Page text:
Starved Israeli hostages were drugged, fed before release to improve appearance for cameras: ‘Part of the psychological terror’

Starved Israeli hostages were drugged, fed before release to improve appearance for cameras: ‘Part of the psychological terror’


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Published Dec. 5, 2023, 12:10 p.m. ET

Health Ministry officials Dr. Hagar Mizrahi (left) and Professor Ronit Endevelt attend a Knesset Health Committee discussion at the Knesset in Jerusalem on Tuesday. Knesset Channel

Starved Israeli hostages were fed tranquilizers and extra food right before they were freed by Hamas to make them appear calm and happy for the cameras, Israel said Tuesday.

An Israeli Health Ministry leader told a Knesset Health Committee that the 110 civilian hostages returned in a swap for Palestinian terror suspects last week were given the Israeli brand of Klonopin “to improve their mood,” according to the Times of Israel.

The benzodiazepine-class sedative and muscle relaxant can produce a euphoric feeling, which could explain why at least one hostage went viral for her supposed “look of love” toward a Hamas fighter.

“This is part of the psychological terror Hamas put [the hostages] through,” lawmaker Moshe Saada said, as health officials also noted they had found evidence of “war crimes” on the bodies of some of the freed prisoners, who were captured in a deadly Oct. 7 raid that killed more than 1,200 Israelis.

“A pill like this, for someone who is not used to its influence, works quickly to give you a feeling that you’re high when their mental state was actually very low,” Saada said.

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Shir Siegal, the daughter of freed US citizen Aviva Siegal, described how the captives’ apparent blissful drugged-induced state differed from the reality of their imprisonment, during which Hamas fighters allegedly “handcuffed them, they tortured them, they didn’t give them medicine.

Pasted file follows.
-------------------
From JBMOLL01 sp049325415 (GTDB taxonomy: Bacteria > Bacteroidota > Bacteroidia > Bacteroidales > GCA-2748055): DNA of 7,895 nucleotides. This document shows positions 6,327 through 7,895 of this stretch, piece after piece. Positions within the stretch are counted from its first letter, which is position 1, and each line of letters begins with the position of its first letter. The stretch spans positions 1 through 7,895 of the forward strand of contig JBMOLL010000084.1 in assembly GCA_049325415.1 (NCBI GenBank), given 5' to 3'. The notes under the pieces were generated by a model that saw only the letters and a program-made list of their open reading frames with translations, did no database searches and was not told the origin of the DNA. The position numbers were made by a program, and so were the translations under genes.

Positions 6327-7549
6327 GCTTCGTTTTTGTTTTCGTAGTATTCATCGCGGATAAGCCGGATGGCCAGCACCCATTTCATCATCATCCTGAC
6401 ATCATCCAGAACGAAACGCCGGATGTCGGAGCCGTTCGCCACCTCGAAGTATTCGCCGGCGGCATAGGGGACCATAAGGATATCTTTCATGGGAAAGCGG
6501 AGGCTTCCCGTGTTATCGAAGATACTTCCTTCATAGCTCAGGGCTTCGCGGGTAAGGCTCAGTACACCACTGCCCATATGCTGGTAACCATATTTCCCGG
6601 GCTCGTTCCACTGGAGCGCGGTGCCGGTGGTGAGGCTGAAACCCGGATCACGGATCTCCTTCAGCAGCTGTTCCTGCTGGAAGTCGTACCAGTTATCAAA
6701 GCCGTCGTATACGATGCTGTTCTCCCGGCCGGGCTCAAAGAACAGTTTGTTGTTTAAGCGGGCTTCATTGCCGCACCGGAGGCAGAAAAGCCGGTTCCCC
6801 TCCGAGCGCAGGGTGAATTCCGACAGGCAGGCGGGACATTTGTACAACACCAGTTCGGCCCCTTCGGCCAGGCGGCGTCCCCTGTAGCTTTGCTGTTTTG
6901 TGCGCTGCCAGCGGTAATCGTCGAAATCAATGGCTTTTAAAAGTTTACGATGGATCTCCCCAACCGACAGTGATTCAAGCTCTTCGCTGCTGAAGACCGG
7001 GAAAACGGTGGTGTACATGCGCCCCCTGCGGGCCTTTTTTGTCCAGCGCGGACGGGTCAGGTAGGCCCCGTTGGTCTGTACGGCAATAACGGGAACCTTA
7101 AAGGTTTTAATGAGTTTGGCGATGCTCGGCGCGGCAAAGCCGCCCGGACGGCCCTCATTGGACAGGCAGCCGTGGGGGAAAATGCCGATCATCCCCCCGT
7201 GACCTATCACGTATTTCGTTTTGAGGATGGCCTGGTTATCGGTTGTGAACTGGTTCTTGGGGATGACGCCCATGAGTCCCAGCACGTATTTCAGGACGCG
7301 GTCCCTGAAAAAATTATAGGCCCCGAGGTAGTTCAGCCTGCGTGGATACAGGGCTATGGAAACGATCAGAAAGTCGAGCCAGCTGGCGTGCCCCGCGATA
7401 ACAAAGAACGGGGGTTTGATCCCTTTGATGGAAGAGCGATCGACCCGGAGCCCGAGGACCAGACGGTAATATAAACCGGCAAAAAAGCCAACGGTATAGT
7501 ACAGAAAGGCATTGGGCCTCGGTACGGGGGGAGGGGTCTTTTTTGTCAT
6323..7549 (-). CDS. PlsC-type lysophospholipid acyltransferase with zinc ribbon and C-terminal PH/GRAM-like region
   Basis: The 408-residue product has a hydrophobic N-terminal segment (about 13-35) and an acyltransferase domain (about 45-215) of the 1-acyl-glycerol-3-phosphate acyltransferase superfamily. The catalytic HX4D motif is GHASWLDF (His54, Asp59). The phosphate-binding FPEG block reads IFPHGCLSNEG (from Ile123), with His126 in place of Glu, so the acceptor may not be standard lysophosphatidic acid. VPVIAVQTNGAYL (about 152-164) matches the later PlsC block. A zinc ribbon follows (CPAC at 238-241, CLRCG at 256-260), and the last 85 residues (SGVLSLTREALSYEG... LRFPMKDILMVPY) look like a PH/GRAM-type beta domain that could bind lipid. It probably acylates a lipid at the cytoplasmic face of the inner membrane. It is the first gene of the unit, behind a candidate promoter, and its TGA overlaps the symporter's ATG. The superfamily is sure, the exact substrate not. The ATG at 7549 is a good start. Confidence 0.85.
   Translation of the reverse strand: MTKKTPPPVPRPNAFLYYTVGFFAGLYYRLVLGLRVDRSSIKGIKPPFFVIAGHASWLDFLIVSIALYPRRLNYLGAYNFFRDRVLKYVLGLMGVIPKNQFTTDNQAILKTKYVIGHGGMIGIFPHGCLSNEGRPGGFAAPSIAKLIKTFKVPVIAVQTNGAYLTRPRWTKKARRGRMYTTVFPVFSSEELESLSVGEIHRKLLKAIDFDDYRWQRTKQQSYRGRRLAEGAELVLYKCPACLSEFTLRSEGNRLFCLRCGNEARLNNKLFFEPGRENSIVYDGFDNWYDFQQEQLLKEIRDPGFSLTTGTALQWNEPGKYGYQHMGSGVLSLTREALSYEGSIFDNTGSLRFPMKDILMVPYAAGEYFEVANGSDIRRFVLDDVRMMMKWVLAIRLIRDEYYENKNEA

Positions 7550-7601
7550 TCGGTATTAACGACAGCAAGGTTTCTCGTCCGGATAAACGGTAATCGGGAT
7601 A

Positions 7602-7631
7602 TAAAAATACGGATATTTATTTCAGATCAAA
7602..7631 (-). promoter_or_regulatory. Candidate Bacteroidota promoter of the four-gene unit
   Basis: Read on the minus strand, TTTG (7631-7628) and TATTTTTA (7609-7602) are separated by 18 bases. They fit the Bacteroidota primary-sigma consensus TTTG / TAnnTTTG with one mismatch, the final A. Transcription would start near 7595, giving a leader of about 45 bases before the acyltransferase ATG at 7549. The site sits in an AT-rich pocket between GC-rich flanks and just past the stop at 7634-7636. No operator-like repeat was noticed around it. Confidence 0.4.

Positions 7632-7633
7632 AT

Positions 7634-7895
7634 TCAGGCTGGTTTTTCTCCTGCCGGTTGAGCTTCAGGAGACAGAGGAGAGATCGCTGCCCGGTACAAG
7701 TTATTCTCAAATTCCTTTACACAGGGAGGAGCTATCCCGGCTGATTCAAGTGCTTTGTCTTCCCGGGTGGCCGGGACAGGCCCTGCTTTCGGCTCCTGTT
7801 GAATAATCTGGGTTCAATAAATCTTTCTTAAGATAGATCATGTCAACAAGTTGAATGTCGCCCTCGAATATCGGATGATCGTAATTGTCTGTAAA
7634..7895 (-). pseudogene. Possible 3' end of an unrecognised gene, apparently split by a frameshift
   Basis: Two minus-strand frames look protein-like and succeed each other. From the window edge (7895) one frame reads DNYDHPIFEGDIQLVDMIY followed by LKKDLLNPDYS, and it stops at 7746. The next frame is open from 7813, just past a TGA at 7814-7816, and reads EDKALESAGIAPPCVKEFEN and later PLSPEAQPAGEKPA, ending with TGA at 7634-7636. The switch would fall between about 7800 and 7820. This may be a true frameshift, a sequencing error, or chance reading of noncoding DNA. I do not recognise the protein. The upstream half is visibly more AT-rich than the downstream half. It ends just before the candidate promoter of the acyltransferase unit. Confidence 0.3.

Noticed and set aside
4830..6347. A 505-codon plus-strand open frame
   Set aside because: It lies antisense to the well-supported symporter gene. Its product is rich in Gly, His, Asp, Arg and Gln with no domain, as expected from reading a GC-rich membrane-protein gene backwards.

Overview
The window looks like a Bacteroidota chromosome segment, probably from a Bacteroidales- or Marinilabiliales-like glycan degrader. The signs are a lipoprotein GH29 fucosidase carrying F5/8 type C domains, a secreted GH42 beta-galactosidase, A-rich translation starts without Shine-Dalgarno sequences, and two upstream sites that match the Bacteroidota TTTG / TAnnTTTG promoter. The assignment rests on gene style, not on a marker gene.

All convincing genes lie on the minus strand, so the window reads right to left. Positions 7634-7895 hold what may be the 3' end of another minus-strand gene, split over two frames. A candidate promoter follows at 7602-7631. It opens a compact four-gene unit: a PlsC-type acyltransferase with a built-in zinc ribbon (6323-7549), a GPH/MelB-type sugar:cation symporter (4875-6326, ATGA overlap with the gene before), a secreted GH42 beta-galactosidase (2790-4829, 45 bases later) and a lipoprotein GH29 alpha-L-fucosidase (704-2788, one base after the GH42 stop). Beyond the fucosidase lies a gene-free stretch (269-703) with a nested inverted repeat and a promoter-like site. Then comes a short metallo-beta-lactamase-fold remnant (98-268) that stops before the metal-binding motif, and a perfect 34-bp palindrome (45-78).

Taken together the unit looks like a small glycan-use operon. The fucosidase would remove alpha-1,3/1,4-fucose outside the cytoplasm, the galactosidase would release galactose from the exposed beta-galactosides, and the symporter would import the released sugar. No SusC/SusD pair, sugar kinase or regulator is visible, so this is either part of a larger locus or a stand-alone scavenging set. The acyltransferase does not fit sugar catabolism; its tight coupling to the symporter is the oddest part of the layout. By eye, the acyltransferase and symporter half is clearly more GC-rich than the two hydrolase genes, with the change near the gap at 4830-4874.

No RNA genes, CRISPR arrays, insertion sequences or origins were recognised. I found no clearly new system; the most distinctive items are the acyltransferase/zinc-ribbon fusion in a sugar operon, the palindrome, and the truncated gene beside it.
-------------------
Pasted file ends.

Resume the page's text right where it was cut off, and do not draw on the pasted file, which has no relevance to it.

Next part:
“There are stories that they were treated OK, they were given food. [Hamas] didn’t give them food, they didn’t give them water,” said Siegal, whose father, Keith Siegal, is among those still being held.

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Hostages abducted by Hamas were given sedatives before their release, Israeli doctors say. via REUTERS

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They were also reportedly given extra food after many lost up to 20% of their body weight due to sporadic and unnutritious meals. via REUTERS

“As we’re speaking, a holocaust is taking place three hours from here,” she said. “[Aviva] told me last night, ‘How can I function when I know exactly what is happening there [in Gaza] and my husband is still there?’ So tell me, what am I supposed to say to my mother?”

Hostages were fed only sporadically, with one claiming their meals consisted only of rice and pita bread, during their captivity.

The Health Ministry told lawmakers that some of the freed hostages had lost up to 20% of their body weight and were in a state of malnourishment, according to the newspaper.

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Children stand alongside fighters from the Al-Qassam Brigades in Khan Yunis in the southern Gaza Strip on November 29, 2023, as they wait for the Palestinian Hamas group to hand over hostages to the Red Cross. AFP via Getty Images

Many had severe Vitamin D deficiencies because of the lack of sunlight exposure during seven weeks indoors and also suffered digestive issues.

But Nutrition Department director Ronit Endevelt said the hostages were given extra food right before their release so they would look healthier.

Every freed hostage has been assigned a nurse and social worker to coordinate their physical and mental recovery, the article said.

There are 119 men and 17 women and children still in captivity, according to Israel.

The temporary cease-fire brokered between Hamas and Israel ended Friday, and Israel resumed its air bombardment in retaliation for the Oct. 7 terror attack.

Hamas said Monday that about 15,800 people have been killed and 42,000 injured in more than 10,000 strikes.

The invasion has expanded to southern Gaza, which Israel previously told millions of refugees was a safe haven.